Willing, not wanting

“The improv actor should always be willing, but never wanting.” — Flavien Reppert, 8th June 2016, Athens (GR)

Simple, yet profound. Always accept whatever is happening around you, and never force your ideas on your partners.

Obviously, almost the opposite counts for your improvised characters. They should have a clear objective and give at least some resistance to change, in order to become real and compelling.

The contradiction between actor and character is often huge. When somebody shouts “Please, don’t go!” at you on stage, the actor behind that character probably wants you to leave. And when you hear “I’m leaving you now.”, that actor might be signalling you to try and make the character stay.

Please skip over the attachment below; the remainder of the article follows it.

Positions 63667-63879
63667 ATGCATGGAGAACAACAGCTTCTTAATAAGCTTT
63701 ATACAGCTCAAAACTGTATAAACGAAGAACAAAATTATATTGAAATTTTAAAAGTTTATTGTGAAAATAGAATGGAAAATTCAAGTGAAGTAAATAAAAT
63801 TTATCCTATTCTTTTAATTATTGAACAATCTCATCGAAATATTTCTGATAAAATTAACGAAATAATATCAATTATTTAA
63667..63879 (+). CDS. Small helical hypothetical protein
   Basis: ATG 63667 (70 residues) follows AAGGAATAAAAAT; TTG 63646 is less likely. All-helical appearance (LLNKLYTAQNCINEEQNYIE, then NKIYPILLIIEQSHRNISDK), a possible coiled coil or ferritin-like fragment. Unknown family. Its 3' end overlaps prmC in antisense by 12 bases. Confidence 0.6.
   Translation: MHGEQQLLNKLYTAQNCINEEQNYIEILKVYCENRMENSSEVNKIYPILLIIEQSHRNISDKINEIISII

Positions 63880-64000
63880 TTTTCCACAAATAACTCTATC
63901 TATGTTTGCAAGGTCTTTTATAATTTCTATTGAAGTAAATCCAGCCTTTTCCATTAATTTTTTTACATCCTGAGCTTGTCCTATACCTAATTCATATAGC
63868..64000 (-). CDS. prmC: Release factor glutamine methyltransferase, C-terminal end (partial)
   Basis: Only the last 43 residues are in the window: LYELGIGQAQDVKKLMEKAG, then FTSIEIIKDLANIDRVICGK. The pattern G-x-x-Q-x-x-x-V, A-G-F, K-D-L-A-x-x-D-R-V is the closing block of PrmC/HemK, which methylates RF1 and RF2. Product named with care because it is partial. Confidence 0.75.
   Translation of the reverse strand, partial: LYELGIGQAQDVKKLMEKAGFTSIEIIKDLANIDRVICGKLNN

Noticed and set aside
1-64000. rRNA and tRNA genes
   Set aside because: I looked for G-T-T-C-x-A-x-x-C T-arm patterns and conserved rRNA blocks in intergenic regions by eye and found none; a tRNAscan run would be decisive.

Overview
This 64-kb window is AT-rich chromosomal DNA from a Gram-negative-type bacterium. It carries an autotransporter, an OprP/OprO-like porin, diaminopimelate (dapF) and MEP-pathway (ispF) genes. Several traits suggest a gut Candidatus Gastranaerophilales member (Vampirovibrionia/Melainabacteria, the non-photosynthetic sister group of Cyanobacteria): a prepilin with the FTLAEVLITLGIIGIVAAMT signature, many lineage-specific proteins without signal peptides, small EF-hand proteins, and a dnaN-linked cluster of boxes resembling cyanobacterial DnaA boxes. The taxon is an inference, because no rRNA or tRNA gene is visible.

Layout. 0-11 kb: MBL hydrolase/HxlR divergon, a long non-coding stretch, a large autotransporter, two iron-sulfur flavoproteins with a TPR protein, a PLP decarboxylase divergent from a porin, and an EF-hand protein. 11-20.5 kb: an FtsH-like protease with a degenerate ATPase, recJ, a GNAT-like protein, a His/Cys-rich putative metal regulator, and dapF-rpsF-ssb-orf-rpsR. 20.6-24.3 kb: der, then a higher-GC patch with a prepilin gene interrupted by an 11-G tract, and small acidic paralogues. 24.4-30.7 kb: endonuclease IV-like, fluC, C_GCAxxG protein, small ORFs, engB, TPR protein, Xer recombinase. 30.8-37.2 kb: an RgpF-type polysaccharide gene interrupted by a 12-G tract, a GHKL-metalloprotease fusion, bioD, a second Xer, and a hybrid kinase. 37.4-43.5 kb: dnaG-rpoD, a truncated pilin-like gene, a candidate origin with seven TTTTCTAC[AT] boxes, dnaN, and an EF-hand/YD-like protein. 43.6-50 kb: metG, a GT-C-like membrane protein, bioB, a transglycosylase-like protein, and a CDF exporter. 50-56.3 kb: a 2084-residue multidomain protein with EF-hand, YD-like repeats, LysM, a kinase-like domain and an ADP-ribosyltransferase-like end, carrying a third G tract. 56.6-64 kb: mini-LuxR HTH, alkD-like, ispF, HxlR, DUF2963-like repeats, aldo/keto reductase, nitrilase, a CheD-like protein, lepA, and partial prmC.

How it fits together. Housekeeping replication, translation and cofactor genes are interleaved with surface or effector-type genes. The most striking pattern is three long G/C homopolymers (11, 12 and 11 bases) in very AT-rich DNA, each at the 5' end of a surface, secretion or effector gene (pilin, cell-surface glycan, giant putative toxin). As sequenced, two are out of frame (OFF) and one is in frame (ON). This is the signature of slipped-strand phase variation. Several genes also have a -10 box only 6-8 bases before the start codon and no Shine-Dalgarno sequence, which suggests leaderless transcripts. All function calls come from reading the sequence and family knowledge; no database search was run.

Yet, as an improv actor: be willing, but not wanting.


“Enter the scene as if you’ll be there forever.” — Rod Ben Zeev, 13th September 2014, Utrecht (NL)

Never enter the stage with the idea to leave it immediately again. This is about actors entering a scene to deliver a single line, mostly aiming to throw in a quick joke as a waiter, messenger, or what have you.

Don’t do that, since it’s really just you on yourself having a little plan in your head. Moreover, always be prepared to be kept on stage by your partners, you don’t know what’s going to happen.